That one flaw that you bring up has driven me up a wall at least once in every Ace Attorney game. Has never stopped me from enjoying them, however.

Posted by Cadmus

man they are really milking this series. 
 
Good Review.
Posted by Korne
@Cadmus said:
"man they are really milking this series.  Good Review. "

I wouldn't call it milking... they are releasing these games with improvements and brand new stories... which is hard to do in a game like this.  
Though I have to say, This game seems like a step in the wrong direction for the series. The characters are possibly the best, but the absence of Courtroom awesomeness is very disappointing.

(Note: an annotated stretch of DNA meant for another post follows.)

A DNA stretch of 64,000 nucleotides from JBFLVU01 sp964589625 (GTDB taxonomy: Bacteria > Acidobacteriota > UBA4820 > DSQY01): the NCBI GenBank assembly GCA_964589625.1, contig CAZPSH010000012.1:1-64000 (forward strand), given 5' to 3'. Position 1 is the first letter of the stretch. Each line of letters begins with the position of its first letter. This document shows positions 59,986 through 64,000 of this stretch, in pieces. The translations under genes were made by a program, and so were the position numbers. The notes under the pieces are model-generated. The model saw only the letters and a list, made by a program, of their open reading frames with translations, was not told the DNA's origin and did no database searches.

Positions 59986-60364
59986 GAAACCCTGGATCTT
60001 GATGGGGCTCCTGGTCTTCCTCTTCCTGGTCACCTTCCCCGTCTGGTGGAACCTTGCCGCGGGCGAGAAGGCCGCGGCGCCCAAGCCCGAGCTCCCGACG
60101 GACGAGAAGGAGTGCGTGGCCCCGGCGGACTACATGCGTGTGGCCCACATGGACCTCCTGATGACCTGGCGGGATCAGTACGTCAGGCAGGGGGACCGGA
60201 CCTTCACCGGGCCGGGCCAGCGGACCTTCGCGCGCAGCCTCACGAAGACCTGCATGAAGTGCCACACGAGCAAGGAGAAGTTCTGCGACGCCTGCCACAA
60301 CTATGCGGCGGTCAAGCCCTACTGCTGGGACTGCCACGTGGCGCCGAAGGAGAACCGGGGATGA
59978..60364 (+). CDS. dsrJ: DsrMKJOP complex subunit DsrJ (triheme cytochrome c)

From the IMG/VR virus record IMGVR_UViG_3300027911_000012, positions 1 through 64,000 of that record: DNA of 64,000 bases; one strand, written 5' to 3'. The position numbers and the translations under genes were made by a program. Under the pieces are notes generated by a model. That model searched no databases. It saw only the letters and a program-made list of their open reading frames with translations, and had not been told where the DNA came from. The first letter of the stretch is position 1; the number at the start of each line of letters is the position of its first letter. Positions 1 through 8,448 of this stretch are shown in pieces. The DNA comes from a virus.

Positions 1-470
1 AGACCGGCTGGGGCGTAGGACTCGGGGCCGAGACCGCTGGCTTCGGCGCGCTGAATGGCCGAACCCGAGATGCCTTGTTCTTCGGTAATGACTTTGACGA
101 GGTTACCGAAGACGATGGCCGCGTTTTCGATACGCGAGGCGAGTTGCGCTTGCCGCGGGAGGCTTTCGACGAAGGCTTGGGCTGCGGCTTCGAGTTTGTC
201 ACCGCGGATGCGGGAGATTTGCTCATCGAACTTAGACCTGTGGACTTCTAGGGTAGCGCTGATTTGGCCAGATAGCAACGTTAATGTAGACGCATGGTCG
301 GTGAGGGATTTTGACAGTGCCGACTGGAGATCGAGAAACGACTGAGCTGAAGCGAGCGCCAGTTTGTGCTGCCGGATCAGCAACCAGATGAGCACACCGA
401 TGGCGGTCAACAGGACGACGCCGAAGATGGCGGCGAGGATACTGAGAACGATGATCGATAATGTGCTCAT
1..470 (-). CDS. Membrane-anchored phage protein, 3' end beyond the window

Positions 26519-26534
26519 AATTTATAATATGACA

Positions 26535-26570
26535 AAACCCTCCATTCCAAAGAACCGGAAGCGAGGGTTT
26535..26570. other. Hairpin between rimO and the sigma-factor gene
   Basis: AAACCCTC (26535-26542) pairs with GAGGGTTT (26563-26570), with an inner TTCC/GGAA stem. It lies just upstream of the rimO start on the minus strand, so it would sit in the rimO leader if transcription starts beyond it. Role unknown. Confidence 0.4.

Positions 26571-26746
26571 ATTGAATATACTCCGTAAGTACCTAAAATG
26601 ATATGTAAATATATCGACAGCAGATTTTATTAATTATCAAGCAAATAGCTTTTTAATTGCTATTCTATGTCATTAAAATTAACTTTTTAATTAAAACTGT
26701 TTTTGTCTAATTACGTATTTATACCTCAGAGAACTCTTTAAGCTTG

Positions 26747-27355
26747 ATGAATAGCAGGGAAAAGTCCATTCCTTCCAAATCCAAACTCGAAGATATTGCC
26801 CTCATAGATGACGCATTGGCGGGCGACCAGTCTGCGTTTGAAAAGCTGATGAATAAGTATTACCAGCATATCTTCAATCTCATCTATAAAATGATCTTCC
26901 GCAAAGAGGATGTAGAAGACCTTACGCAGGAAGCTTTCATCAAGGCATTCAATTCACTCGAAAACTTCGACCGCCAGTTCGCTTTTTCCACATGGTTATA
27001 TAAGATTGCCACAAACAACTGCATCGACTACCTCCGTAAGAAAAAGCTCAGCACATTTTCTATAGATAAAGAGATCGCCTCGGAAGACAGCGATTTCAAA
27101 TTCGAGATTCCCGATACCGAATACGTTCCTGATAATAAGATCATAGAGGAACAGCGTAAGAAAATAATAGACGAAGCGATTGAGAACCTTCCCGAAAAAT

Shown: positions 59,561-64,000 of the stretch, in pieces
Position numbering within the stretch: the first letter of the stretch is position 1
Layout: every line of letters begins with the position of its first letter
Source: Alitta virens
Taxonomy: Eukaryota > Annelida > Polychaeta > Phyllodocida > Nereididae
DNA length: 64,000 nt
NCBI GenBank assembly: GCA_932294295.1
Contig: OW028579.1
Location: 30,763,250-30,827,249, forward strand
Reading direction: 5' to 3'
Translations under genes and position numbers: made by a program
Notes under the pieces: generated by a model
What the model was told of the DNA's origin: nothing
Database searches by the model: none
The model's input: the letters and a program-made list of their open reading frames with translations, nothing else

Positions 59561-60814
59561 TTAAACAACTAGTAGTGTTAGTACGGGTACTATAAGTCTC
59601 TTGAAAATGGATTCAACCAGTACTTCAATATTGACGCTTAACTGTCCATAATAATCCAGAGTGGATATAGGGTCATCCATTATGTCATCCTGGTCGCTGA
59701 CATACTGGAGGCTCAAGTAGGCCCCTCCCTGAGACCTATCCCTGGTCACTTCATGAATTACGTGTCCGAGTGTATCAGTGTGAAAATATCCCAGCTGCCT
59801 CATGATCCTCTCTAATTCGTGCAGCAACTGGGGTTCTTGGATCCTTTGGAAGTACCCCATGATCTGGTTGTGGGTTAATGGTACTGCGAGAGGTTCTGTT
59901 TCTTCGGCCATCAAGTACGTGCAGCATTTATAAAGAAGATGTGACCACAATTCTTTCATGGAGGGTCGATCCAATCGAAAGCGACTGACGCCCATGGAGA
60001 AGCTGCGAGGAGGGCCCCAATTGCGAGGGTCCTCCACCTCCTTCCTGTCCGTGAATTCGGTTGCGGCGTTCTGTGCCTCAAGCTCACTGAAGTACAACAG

Posted by Darkstar614

Thanks for the recommendations guys.
 
And yeah the absence of courtroom stuff is kind of a bummer.. Kind of loses its "courtroom simulator" vibe, and isn't as dramatic most of the time. Hopefully the next game gets back into court.

Other reviews for Gyakuten Kenji (Nintendo DS)

    Turnabout Improvements. 0

    Mechanically, Ace Attorney Investigations: Miles Edgeworth clearly stands as the highest point in the Ace Attorney series. Though somewhat controversial, many of Miles Edgeworth's changes help to streamline the process of working your way through the text-adventure game's courtroom drama. Rather than splitting the investigation and trial sequences, you'll do a small amount of crime scene work and then listen to testimony. This both speeds up the pacing of the game -- something that the se...